credit karma A US consumer watchdog fined $3 million for making misleading claims that people had or could be approved for credit or loans.
With 100 million members in the US, Canada and the UK, the company is best known for giving its customers free access to their credit score and other personal finance tools. We also offer our customers third-party credit cards and loans that match their credit history.
However, according to Federal Trade Commission, Credit service companies deployed “dark patterns” to misrepresent consumers as being “pre-approved” for credit card offers.
The FTC used the argument that the company often failed to ultimately qualify to entice consumers to pre-approve and “90% of the time” sign up for offers. claimed to have done so.
Credit Karma will have to pay $3 million, which will go to consumers who “wasted their time applying for these credit cards and stopped making these types of deceptive claims.”
Samuel Levine,director FTC’s Office of Consumer Protection, said: Credit Karma’s false “pre-approval” claim led to consumers wasting time and undergoing unnecessary credit checks.
Credit Karma violated Section 5 of the FTC Act, according to the watchdog complaint. Under this law, the FTC has the power to take action against companies that engage in unfair and deceptive conduct and practices. The FTC’s proposed order against Credit Karma requires the company to:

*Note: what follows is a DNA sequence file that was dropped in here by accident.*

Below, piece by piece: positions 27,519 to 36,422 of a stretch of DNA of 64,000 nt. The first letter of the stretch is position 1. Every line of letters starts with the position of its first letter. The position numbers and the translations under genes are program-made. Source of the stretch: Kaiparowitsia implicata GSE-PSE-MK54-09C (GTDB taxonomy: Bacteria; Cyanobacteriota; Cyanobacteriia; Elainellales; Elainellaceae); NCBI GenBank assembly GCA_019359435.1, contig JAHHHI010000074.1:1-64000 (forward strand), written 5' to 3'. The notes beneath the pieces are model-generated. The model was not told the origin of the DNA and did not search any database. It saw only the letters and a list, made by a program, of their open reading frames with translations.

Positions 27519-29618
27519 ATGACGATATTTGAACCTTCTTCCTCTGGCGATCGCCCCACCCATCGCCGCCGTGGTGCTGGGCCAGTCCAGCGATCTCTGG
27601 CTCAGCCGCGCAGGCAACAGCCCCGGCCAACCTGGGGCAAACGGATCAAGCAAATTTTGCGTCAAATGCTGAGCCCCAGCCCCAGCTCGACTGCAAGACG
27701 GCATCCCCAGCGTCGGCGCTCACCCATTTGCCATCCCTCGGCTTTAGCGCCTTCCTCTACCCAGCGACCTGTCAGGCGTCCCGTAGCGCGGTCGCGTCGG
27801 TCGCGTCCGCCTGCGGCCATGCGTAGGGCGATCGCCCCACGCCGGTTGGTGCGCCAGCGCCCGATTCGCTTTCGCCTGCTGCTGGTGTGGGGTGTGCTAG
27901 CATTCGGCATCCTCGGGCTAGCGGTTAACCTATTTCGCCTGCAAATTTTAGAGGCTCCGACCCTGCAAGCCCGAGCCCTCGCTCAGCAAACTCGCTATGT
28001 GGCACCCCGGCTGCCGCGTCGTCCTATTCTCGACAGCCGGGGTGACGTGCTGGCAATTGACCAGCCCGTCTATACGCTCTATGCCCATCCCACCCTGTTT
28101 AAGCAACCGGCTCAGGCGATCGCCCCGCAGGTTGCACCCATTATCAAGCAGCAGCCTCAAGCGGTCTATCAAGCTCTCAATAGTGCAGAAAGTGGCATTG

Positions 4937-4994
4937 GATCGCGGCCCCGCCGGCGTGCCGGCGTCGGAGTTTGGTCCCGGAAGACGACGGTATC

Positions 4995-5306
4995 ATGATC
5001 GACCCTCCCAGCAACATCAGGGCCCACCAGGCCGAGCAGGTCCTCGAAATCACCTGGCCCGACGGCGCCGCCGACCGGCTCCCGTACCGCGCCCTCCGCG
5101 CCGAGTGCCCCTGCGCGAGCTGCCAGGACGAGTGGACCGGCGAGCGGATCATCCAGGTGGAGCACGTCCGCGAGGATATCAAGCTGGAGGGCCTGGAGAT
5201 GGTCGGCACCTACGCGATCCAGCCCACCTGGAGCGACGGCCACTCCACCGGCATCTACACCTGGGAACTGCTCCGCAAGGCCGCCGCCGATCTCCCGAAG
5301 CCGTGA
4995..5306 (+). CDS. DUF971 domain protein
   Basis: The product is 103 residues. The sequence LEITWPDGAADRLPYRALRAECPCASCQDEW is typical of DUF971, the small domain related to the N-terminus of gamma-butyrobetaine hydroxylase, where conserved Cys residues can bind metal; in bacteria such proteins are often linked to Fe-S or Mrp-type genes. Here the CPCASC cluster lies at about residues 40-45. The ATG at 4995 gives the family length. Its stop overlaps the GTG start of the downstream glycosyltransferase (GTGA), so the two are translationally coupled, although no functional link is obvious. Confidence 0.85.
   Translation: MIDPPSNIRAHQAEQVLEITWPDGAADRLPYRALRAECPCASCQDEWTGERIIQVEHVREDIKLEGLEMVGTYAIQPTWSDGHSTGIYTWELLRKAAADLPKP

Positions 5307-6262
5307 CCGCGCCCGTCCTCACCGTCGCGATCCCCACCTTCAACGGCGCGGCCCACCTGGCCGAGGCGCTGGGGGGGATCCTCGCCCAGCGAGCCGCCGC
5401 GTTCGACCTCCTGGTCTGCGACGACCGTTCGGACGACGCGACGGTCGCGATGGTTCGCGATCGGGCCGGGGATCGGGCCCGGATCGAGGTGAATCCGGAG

- Stop fooling consumers: The FTC’s order prohibits Credit Karma from deceiving consumers as to whether they have been approved or pre-approved for credit offers and the probability or likelihood that consumers will be approved for credit offers. is prohibited.
- Pay $3 million in consumer compensation: The order requires Credit Karma to pay the FTC $3 million, which will go to consumers harmed by the company’s actions.
- Save records: Credit karma must be held on orders to prevent further use of deceptive dark patterns Market, behavioral, psychological research or user, customer or usability testing, including A/B or multivariate testing, copy testing, surveys, focus groups, interviews, clickstream analysis, eye or mouse tracking studies, heat maps Record, or play or record a session.
The FTC is urging businesses to adopt a “consumer-centric” approach. It said, “Bringing people in on a false pretext is likely to provoke consumer anger and draw the attention of law enforcement. , apps and marketing materials should be reviewed.”